Executive Assistant

Schools in the USA
Back to Career Search     

Executive Assistant


Executive assistants are usually senior clerical staff in an organization working directly for higher management officials, such as presidents, vice presidents and Chief Executive Officers (CEOs). Acting as the "right hand," they ensure that the information their employer receives is timely, accurate and relevant. They will review incoming mail and prepare outgoing correspondence.

Performing administrative duties is hardly the bulk of their job. Executive assistants co-ordinate administrative procedures, public relations activities and research and analysis functions for members of legislative assemblies, ministers, deputy ministers, corporate officials and executives, committees and boards of directors. Being at the top of the clerical hierarchy, their jobs are of a more personal, interactive nature.

Nevertheless, they still organize and control the day-to-day functions for their employer. They are the true supporting backbones of senior management officials and without them; most executives would be in complete disarray. The duties and functions of an executive assistant vary greatly from one organization to the next. Depending on their level of experience and area of speciality, the tasks will fluctuate from more administrative to more executive.

In the last decade, the role of the executive assistant has drastically evolved due to technological advancements. Computers have replaced and simplified some of the once-traditional tasks of the assistant. This has allowed executive assistants to take on more challenging projects and lead them to a wider range of responsibilities once reserved for managerial and professional staff. Functions such as training new staff members, conducting research on the Internet and operating new office programs such as spreadsheets and multimedia presentations are good examples of some newer duties.

They also perform a variety of administrative duties such as scheduling meetings and appointments, booking travel plans, organizing and maintaining paper and electronic files, managing projects, conducting research and providing information to managers and clients via the telephone and e-mail. Acting as the right hand to a senior executive, they are pretty much in charge of organizing their employer's lives.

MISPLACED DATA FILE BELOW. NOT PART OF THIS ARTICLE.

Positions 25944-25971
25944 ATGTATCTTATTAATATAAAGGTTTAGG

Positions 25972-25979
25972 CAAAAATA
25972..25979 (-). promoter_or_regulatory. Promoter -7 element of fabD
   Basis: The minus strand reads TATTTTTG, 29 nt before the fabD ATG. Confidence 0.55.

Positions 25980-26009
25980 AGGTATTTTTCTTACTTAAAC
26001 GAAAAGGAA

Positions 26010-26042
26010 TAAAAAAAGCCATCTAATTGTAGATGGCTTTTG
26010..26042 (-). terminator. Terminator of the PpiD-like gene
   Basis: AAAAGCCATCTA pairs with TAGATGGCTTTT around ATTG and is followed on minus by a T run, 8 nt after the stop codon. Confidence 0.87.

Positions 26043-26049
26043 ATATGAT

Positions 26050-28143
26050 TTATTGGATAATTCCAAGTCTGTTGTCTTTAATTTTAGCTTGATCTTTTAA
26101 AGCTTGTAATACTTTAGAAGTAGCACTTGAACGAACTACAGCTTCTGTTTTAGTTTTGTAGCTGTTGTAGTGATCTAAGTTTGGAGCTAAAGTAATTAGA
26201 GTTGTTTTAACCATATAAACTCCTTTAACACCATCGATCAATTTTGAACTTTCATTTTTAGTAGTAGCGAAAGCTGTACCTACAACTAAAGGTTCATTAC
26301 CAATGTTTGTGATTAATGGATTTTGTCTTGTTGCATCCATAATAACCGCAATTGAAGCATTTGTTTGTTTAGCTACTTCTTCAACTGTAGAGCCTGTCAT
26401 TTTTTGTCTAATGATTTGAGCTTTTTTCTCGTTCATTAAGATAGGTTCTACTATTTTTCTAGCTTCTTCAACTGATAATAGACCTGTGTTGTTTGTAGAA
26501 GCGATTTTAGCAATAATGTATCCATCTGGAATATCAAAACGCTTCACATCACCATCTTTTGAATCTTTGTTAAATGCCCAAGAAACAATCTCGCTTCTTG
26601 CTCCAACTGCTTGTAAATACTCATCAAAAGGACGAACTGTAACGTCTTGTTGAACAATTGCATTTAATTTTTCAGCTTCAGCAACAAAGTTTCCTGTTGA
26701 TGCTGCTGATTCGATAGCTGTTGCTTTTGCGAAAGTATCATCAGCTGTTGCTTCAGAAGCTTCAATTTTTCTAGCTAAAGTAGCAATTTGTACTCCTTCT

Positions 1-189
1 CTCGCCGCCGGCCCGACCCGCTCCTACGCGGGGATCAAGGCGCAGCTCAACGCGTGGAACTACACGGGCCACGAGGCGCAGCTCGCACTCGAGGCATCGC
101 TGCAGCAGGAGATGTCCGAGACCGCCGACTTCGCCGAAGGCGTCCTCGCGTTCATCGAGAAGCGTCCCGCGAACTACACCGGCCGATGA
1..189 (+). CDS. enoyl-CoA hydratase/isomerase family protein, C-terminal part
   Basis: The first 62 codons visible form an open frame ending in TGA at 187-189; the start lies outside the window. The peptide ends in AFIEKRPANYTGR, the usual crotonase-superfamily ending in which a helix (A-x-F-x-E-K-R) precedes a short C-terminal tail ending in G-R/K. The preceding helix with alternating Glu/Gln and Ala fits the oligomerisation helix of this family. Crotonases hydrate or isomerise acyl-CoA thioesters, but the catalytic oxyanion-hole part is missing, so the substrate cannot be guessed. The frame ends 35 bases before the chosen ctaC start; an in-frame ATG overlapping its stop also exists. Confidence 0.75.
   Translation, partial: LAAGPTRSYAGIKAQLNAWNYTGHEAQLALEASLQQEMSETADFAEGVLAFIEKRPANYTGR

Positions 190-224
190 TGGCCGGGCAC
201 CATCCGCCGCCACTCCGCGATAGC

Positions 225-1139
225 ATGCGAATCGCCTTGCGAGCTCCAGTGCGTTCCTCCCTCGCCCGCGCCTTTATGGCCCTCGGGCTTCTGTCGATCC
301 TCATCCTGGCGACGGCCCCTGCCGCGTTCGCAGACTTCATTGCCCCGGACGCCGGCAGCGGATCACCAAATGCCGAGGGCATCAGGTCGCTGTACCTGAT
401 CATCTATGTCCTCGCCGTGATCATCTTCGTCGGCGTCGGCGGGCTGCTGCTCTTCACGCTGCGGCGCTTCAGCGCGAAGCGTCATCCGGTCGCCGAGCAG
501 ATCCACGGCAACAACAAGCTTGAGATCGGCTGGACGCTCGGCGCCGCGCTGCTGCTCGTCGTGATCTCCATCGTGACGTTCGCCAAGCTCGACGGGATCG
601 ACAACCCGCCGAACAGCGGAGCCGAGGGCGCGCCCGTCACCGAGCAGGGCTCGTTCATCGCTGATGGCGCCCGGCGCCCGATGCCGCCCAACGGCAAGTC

View Schools for this Career: 
         Related Careers
arrow Accounting Clerk
arrow Accounts Officer
arrow Actuary
arrow [ view all related careers ]

Program Spotlight
Matching School Ad
UEI College

At UEI College, we want you to succeed. We’re like a family and we want you to be a part of it.

Programs Offered:
  • Business Office Administration (10-Month Diploma Program)



  Average Earnings  
Lowest 10% of Earners:
Median Salary:
Highest 10% of Earners:

  Interests and Skills  
Executive assistants have good oral and written communication skills because they constantly interact with many people on the phone and in person. They have good interpersonal skills, excellent organizational and time management skills, and have the ability to work independently or as part of a team. They should also enjoy using computer applications, and get comfortable with word processing and spreadsheets. Skills with numbers and bookkeeping can also be an added skill to help finding a job, and executive assistants have the ability to compile and organize large amounts of information.

  Typical Tasks  
  • Establish and coordinate administrative policies and procedures for officials, committees and boards of directors
  • Analyze incoming and outgoing memoranda, submissions and reports and prepare and coordinate the preparation and submission of summary briefs and reports to the executive, committees and boards of directors
  • Prepare agendas and make arrangements for committee, board and other meetings
  • Conduct research, compile data, and prepare papers for consideration and presentation by the executive, committees and boards of directors